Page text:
Two conservative directors are gunning for recognition online today, and they need your help.
Filmmakers Mark Judge and Paul Moon, with their documentary film project “The Story of Whittaker Chambers,” are currently competing for “Project of the Week” recognition at indiewire.com
. Each day indiewire picks a “Project of the Day” to feature, and every week readers vote for one project to consult with an independent film website like SnagFilms or IndieGoGo.
These “Project of the Week” winners compete for the “Project of the Month” prize: a consultation with the Sundance Institute, which runs the Sundance Film Festival. IndieWIRE featured “The Story of Whittaker Chambers
” on Tuesday.
“Chambers’s story is one that hits on every cylinder,” wrote Judge, an author, journalist and filmmaker. “There is espionage, war, the soul of man, communism, courtroom drama, narrow escapes and God. The story is incredibly exciting, and we want to provide a great ride.”
Communist-turned-conservative Chambers is known for exposing government official Alger Hiss as a Soviet spy. Hiss was convicted of perjury in 1950 and sentenced to five years in prison. Chambers is remembered for his anti-communism, but also for his classic tome, “Witness,” which has influenced conservatism for decades, and continues to do so.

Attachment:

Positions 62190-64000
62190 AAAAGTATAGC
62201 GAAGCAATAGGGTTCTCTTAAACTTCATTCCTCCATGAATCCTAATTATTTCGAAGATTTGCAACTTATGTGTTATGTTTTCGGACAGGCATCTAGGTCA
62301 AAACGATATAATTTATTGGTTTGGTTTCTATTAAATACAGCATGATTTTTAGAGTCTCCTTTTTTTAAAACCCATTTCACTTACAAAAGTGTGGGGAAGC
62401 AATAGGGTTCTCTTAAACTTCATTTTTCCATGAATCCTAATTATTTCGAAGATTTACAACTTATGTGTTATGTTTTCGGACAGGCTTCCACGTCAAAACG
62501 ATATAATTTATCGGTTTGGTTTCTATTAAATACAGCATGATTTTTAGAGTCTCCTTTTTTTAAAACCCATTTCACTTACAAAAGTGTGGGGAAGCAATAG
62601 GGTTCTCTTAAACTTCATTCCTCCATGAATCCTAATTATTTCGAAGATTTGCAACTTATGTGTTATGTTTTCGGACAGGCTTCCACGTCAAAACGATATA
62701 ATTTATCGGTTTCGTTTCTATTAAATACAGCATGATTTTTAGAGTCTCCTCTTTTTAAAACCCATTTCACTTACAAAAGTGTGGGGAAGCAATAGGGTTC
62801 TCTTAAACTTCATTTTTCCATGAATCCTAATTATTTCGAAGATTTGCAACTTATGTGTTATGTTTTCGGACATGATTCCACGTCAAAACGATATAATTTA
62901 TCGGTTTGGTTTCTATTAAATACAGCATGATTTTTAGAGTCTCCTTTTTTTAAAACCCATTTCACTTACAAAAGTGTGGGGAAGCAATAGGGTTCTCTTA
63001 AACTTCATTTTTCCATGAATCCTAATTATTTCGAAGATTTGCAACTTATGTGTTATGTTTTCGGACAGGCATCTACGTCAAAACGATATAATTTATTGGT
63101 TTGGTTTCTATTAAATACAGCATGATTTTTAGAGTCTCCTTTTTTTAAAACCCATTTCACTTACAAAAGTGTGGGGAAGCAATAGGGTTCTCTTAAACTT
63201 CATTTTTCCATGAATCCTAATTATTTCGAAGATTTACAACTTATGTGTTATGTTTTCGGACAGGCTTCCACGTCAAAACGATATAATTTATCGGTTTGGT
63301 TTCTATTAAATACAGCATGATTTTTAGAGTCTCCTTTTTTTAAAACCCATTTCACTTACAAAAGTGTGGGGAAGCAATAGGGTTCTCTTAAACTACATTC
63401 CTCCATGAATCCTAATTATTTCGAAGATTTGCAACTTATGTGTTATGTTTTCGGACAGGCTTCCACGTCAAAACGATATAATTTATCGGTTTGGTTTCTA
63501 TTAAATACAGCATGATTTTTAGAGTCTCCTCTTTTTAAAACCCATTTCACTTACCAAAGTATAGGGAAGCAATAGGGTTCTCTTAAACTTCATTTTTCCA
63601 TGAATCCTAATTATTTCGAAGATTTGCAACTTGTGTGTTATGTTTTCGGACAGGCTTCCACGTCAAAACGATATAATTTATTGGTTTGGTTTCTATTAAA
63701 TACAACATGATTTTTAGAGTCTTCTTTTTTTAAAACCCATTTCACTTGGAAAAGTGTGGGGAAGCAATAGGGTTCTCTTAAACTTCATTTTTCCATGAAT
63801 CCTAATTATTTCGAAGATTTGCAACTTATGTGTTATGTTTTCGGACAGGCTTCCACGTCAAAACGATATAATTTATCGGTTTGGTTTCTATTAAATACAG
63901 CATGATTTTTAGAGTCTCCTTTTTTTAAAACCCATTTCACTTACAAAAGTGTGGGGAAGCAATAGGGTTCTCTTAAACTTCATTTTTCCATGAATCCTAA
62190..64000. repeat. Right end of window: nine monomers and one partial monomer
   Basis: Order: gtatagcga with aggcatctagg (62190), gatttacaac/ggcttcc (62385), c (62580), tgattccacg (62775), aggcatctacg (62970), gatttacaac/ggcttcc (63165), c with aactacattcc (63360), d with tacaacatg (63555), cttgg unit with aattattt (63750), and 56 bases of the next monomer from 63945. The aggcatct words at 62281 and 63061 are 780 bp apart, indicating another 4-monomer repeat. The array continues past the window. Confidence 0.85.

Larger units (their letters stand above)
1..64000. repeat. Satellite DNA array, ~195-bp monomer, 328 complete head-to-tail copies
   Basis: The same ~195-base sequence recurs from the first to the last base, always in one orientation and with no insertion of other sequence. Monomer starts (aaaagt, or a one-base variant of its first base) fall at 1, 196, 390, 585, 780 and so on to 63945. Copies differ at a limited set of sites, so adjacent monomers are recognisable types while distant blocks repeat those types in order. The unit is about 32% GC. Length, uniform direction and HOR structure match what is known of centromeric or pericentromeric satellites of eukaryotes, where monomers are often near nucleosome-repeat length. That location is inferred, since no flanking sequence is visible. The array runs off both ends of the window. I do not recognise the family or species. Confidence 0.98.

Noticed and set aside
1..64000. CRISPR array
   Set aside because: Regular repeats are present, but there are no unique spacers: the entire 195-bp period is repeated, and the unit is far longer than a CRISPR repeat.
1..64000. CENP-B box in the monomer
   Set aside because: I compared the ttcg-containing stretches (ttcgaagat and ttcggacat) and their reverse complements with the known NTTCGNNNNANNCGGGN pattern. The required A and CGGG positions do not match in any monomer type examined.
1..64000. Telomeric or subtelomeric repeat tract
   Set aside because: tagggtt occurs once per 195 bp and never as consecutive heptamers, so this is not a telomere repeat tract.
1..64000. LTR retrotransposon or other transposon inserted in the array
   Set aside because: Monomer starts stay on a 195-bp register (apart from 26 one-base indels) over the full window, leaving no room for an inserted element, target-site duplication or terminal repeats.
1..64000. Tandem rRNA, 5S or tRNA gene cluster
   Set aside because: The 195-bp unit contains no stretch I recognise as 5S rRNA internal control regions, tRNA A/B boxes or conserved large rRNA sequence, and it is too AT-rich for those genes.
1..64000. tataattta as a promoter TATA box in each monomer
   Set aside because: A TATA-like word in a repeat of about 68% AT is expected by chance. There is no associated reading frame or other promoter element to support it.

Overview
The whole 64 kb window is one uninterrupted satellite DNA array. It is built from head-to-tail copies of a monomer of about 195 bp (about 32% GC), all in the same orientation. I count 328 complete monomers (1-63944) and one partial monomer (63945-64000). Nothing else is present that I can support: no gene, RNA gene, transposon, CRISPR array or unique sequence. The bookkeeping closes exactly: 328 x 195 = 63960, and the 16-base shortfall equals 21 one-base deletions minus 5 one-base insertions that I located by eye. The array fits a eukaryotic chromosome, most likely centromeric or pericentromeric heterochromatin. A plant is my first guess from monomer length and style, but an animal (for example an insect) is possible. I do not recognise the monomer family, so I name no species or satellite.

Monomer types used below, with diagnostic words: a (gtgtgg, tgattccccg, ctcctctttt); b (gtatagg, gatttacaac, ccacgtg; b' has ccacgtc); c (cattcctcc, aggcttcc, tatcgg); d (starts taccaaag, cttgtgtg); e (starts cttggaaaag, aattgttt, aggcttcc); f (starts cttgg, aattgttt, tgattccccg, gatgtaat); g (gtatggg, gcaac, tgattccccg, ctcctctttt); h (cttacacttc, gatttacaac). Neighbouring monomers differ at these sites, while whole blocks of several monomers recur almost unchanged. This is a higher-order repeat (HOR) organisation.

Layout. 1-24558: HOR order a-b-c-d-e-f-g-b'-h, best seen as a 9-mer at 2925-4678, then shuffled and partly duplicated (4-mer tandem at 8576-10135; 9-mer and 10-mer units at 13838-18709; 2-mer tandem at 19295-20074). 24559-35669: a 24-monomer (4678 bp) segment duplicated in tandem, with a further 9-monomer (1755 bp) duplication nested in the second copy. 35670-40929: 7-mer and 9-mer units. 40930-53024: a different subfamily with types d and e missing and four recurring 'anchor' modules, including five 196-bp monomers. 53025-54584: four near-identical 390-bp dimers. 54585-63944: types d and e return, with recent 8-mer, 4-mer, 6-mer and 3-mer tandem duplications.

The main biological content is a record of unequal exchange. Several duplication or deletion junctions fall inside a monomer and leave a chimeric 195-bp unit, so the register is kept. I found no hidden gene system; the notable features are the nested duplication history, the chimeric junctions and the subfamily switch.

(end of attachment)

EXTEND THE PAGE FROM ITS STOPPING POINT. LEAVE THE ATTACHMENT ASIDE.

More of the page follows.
“I reread ‘Witness’ in 2010 and realized it was as relevant today as when it was published,” Judge wrote in an email. “For one, the creeping socialism that Chambers warned us about is upon us. …And it is, without doubt, the coolest and most exciting American story to have not been put on film.”
Unfortunately, Chambers is being forgotten, Judge noted. “America’s public schools and academia are certainly not interested in remembering the man who revealed Soviet espionage in the United States government.”
Judge and Moon are seeking to remedy that. Both had been working independently on Chambers projects. Upon learning of each other, they joined forces.
“We want to get conservatives behind this,” Judge said. “A couple times I was shocked when I mentioned the project and got a blank stare from a conservative. I guess some conservatives went to public school. But then I tell them that the book ‘Witness’ was absolutely pivotal in Ronald Reagan becoming a conservative – and David Mamet as well. In fact, it may not have happened without ‘Witness.’ Then they pay attention.”
He added, “Liberals are still, at long last, trashing Whittaker Chambers today. Still. That says something.”
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